Learn German Vocabulary
German is a West Germanic language. Most of the German vocabulary comes from the Indo-European family of languages, specifically the Germanic branch. There are about one hundred million people in the world who speak German, and they are mainly located within the European Union. This has made German a pluricentric language, which means many countries have their own variations of the words and dialect of the language. These variations include Austrian German, Swiss Standard German and Standard German. German is the sole official language in Austria, Liechtenstein, and Germany, and one of multiple official languages in Belgium, Luxembourg and Switzerland. The German language, with around 100 million native speakers, is the most widely spoken first language in the EU.
Map of German speaking countries (source: Wikipedia)
German Vocabulary has Germanic roots and shares a varying amount of vocabulary with other Germanic languages such as English, Dutch or Norwegian. Latin and Greek, the dominating languages of the Roman Empire, further influenced German vocabulary. Once the Roman Empire fell, there began to be some phonetic changes to the words of Latin. These changes lasted throughout age of Germanic Christianization all the way up to the 15th century Renaissance. This is the earliest known time when German vocabulary was used the way we know it today. Later, there were Italian influences to the language, which altered it a bit more between the 15th and 17th century. These Italian derivations helped create German words relating to finance, music, architecture and other modern subjects that were not around during the Roman Empire. Then between the 17th and 19th century, French words were being imported into the German language as well. The last language to influence German was English, which happened around the early 19th century all the way up to the 21th century – mostly with vocabulary relating to business and technology.
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There are a number of ways to learn German with all the technology and resources available. Even though many schools don’t teach German as a second language, you can go to Internet websites, like YouTube, and look up free video lessons for learning German. There is also a variety of software tools available. Most popular are Rosetta Stone or Babbel; both are visual teaching programs where you learn German words from seeing pictures and hearing audio of what they mean. Some people prefer this approach to learning as opposed to just seeing the English translation of the words. Of course, if you really want to learn German fluently then you have to go to a German speaking country and live there for awhile. This really goes for any language because when your survival depends on learning a new language then you will be more focused on learning it. That is why learning German on the computer or in a classroom setting isn’t enough to become fluent in the language. It can help give you an idea, but you have to be around German speaking people to really learn it well.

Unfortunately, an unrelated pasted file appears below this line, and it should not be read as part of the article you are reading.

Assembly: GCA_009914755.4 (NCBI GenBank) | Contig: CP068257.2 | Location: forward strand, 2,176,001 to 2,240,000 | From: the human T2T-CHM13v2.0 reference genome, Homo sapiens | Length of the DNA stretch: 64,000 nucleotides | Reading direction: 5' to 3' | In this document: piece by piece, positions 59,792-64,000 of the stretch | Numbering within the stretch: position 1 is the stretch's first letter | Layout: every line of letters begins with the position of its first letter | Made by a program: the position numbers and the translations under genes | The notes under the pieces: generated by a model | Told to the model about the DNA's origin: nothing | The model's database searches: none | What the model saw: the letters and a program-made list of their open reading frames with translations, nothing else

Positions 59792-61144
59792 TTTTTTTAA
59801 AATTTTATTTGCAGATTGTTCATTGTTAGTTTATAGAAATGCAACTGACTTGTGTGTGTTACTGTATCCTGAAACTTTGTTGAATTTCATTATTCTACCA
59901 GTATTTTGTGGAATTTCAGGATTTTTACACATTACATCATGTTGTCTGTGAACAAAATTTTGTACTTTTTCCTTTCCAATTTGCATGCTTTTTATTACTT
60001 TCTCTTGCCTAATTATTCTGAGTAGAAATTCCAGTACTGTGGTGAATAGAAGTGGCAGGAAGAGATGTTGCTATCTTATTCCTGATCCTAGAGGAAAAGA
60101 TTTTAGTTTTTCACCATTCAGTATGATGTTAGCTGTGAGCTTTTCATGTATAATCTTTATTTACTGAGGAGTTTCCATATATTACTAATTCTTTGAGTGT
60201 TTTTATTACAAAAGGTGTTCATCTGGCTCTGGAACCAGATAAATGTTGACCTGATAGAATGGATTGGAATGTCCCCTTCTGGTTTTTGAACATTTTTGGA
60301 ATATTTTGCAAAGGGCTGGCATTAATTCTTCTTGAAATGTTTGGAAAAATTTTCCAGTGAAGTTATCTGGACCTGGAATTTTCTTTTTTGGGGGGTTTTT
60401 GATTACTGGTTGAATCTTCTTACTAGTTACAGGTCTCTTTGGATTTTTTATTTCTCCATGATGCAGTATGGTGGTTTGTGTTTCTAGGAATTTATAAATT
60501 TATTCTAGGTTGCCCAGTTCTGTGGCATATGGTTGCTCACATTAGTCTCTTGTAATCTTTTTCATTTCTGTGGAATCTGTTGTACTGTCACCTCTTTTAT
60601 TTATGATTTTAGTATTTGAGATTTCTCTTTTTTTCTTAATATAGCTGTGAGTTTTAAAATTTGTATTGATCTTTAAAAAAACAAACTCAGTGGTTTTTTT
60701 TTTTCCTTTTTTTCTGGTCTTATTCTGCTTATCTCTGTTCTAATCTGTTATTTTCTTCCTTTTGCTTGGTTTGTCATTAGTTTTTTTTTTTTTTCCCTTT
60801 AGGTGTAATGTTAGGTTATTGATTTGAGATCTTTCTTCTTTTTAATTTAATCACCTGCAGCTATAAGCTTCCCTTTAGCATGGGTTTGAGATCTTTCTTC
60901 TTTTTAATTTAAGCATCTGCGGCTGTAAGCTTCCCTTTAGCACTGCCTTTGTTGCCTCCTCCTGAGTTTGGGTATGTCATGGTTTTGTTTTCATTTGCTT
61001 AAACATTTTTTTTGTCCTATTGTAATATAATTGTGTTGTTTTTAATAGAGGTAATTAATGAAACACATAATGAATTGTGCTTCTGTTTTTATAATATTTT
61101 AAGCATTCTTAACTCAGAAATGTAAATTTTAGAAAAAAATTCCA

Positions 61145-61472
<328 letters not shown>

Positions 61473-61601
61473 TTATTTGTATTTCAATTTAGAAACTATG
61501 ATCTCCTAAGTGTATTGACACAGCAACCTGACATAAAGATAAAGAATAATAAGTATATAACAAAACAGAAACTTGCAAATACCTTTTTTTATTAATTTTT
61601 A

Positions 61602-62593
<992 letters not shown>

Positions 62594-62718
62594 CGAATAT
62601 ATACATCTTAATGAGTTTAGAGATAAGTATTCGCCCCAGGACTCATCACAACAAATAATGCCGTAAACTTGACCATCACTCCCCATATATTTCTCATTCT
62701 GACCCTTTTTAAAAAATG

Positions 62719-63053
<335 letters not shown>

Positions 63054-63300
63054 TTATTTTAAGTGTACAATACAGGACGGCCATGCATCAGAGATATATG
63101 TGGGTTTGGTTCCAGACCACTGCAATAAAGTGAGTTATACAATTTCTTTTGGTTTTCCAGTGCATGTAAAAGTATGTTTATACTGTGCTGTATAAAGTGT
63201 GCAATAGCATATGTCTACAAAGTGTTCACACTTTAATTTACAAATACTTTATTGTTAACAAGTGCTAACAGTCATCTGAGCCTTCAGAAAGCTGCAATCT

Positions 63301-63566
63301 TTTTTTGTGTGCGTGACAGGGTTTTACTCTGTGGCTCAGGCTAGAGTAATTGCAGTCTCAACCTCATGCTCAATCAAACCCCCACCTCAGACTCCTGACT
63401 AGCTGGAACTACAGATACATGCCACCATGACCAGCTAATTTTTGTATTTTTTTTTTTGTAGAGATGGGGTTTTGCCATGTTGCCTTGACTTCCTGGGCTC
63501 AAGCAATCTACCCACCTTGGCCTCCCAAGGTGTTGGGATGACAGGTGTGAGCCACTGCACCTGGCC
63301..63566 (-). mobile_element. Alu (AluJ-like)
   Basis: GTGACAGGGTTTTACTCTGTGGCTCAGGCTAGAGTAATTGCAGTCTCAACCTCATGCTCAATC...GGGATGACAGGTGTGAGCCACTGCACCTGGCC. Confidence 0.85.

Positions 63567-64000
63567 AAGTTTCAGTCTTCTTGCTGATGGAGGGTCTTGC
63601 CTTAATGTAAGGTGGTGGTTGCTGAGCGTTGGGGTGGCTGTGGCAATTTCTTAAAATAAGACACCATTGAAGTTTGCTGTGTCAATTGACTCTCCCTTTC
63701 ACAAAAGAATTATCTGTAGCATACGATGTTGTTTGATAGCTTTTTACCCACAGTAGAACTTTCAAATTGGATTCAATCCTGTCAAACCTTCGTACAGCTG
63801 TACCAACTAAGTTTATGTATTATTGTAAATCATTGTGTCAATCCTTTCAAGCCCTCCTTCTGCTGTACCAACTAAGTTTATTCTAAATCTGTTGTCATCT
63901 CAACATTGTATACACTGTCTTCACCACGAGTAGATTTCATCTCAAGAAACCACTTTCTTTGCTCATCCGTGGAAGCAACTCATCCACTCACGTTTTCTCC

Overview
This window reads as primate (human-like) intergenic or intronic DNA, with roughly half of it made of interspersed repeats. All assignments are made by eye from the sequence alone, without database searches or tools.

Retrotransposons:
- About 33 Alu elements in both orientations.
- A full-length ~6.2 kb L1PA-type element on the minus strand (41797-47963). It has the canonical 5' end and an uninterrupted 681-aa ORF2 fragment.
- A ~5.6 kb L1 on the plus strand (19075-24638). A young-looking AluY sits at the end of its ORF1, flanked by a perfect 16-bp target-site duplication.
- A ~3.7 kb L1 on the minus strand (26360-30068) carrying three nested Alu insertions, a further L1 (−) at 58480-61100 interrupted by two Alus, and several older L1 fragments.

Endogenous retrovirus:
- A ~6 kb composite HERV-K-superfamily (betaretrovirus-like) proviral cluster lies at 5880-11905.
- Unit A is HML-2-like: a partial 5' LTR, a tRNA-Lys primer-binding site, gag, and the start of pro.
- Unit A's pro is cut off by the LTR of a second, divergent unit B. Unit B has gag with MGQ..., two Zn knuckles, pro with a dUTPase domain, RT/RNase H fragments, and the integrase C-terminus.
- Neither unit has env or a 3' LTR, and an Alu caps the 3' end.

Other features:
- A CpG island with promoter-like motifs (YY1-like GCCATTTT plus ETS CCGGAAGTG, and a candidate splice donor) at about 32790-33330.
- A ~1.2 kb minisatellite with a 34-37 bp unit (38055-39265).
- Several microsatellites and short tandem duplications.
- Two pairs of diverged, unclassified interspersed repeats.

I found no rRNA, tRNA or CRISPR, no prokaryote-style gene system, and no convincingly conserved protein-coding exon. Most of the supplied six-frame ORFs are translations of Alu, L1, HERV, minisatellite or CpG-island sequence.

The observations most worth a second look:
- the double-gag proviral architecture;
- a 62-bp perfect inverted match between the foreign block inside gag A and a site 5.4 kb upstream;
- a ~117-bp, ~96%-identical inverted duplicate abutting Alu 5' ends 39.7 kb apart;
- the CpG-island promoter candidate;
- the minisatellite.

Learn German phrases
German sounds like a difficult language to learn, but it really isn’t. You can try right away with these basic phrases.
- Sprechen Sie Englisch? - Do you speak English?
- Wie heißt du? - What is your name?
- Mein Name ist Peter? - My name is Peter.
- Wieviel kostet es? - How much does it cost?
- Verkaufen Sie Kaffe? - Do you sell coffee?
- Guten Morgen - Good morning.
- Guten Abend - Good afternoon.
- Können Sie mir den Weg zum Bahnhof zeigen? - Can you show me the way to the station?
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